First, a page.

There was a period of about three months where my symptoms were very intense and scary. Then gradually, due to a combination of real spiritual, mental and physical work, I could see that I was getting better with each week and month that passed. But if I am being honest it took nearly a full year before I could say with confidence that I had no signs of depression at all. I don’t know this for a fact, but it may have taken me so long because I did not seek any professional help.
EM: What key elements were significant to your successful rise through and above PPD?
FM: I want to be very careful here because what worked for me may or may not work for someone else. For some women, their symptoms are so severe that if they do not seek professional help, it could lead to postpartum psychosis and real attempts to hurt themselves or their newborn.
I was blessed to be a student and follower of the Most Honorable Elijah Muhammad, under the leadership and guidance of the Honorable Minister Louis Farrakhan. What that meant was that even during the worst moments of my depression I was fully conscious and aware of the reality of God and I never doubted that He would in fact get me through. I knew that I was in the midst of a severe trial and that Allah (God) had the power to help me through it.
I remember at the time, I kept meditating on words I had recently heard from the Honorable Minister Louis Farrakhan…He said that when we go through a severe trial, it will either make us better or worse; but we will not remain the same. Well that was it for me. There was no way I was going to be worse so I was determined to deal with some painful things so I could get better. I knew from The Teachings that at the root of my depression and all depression is ingratitude. My ingratitude was exacerbated by comparing myself to others, having irrational fears and not feeling appreciated.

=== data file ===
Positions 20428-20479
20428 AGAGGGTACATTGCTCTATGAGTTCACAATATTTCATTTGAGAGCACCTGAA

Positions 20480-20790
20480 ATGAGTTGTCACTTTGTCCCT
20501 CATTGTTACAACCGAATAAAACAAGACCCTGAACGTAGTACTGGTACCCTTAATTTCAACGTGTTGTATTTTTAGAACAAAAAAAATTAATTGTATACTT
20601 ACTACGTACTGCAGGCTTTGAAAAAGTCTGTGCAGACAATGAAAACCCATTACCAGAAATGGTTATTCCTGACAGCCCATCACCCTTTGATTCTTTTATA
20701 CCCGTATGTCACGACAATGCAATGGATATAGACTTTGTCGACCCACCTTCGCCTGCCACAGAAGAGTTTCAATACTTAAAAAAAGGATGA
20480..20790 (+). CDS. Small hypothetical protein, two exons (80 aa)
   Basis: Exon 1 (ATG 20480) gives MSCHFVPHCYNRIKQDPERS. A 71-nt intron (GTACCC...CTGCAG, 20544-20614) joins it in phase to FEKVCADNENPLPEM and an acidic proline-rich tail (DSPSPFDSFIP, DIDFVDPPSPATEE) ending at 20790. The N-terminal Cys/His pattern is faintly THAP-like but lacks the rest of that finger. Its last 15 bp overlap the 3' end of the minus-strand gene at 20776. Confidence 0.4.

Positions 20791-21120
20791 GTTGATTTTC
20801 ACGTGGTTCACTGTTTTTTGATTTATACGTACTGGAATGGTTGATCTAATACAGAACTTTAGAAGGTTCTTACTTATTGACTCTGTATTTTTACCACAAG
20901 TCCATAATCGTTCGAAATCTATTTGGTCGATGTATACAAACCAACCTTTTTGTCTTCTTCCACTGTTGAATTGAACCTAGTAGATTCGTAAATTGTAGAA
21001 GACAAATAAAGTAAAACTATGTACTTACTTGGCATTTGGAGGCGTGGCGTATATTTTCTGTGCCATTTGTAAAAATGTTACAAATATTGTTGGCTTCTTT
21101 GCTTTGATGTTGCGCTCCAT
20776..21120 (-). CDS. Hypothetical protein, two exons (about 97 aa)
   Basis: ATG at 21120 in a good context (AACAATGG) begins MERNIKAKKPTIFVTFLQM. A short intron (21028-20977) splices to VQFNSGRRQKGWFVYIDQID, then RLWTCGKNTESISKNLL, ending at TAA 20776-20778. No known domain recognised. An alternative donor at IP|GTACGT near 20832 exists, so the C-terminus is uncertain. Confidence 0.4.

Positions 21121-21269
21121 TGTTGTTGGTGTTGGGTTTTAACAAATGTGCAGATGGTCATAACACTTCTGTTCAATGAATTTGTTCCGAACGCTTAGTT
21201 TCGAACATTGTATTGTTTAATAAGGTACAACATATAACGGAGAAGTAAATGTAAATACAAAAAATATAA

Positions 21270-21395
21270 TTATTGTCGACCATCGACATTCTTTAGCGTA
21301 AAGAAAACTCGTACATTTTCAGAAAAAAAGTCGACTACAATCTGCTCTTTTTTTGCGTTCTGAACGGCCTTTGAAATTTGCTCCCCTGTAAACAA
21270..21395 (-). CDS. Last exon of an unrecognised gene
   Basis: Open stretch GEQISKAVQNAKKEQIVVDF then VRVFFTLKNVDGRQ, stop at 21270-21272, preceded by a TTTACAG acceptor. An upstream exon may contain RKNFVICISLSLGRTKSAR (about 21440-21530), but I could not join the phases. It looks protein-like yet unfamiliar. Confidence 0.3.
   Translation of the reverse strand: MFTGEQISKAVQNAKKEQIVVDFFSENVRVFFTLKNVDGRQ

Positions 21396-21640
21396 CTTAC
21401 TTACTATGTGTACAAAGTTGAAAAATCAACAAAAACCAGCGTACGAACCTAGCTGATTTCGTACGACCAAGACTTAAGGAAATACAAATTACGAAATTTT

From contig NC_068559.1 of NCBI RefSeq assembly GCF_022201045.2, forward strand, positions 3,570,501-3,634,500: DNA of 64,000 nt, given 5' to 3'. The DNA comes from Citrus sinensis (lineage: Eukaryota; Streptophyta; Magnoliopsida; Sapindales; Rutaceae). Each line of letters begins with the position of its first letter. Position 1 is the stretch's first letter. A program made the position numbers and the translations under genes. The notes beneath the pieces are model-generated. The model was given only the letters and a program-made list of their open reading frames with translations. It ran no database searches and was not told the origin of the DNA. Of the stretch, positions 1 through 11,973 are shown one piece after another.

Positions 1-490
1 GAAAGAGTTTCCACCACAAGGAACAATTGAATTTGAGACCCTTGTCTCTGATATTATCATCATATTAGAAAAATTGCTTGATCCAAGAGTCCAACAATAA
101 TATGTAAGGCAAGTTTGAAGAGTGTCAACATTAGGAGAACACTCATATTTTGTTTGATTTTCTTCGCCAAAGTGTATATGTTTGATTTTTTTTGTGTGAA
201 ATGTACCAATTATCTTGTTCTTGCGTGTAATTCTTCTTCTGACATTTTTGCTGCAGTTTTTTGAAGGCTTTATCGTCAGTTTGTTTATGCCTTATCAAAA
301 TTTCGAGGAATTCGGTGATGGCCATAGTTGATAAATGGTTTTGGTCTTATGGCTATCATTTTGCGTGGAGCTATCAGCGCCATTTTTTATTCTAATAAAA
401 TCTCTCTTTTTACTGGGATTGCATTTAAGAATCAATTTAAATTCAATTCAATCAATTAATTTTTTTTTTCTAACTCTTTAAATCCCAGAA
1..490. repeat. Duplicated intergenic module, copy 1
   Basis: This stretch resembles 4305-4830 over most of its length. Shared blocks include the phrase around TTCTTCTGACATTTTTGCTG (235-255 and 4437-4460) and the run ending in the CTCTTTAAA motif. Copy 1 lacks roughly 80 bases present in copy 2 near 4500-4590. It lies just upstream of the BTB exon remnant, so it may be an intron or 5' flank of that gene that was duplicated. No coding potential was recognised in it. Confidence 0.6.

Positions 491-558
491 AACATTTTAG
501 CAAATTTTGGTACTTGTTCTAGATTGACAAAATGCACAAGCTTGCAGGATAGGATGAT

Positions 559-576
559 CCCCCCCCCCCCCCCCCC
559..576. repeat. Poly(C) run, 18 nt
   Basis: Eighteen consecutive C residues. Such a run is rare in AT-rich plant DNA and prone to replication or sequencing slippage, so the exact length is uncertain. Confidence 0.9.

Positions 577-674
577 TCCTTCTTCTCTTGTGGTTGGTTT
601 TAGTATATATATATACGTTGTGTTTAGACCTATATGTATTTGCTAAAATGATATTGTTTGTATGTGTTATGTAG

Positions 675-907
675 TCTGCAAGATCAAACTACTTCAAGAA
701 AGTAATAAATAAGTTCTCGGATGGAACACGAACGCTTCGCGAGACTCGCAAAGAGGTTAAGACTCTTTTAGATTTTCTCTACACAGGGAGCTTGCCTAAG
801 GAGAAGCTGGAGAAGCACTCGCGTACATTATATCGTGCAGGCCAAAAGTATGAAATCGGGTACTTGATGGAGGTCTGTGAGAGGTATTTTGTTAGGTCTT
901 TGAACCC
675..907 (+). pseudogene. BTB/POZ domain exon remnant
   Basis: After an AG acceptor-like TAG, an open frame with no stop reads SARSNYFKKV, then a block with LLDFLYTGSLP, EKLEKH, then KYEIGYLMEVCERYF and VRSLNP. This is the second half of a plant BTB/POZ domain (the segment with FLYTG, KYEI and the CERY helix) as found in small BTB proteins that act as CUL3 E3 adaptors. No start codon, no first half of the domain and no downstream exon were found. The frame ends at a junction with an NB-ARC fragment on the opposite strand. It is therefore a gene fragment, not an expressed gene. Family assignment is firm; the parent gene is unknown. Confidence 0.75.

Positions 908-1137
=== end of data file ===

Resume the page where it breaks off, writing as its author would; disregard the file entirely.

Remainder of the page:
Taking medication was not something I was willing to do because I was breastfeeding, and I did not trust the long-term side-effects on my mind and body. And unfortunately for me, at the time, I was ignorant to the value of essential oils, teas, herbs and other naturopathic healing remedies. If I had known a psychologist who was also rooted in the Teachings, I would have gladly seen him or her; but the last thing I was going to do was trust the enemy with my private thoughts.
So, I began writing when I couldn’t sleep. I jotted down all of my thoughts so I could address them one by one at a later time. Every time something came to my mind, I wrote it down. The act of transferring my thoughts to paper allowed me to fall asleep!
Though it was so painful at the time, I now know it was a blessing that I couldn’t hold anything in, all my stuff was coming out. I had atonement sessions with some family members and Believers that I had both real and perceived conflicts with and felt lighter and freer with each completed session. I talked to my husband about all my insecurities, irrational fears and weaknesses so that he wouldn’t unknowingly say or do something that would trigger them. I literally could not handle hearing about his day at work for a long time.
I made sure to make myself exercise with regularity because I always immediately felt better afterward. It was a struggle, but I went through the motions of keeping up with my obligations at home and at the mosque until it was no longer a struggle. I had to force myself to put one foot in front of the other every single day. Thankfully, I never stopped praying. I was very aware that I could not get through this without Allah’s (God’s) help and I could feel Him healing me. It was as if every lecture I listened to by the Honorable Minister Louis Farrakhan was tailor made for me and my current state; so, I kept feeding on his words.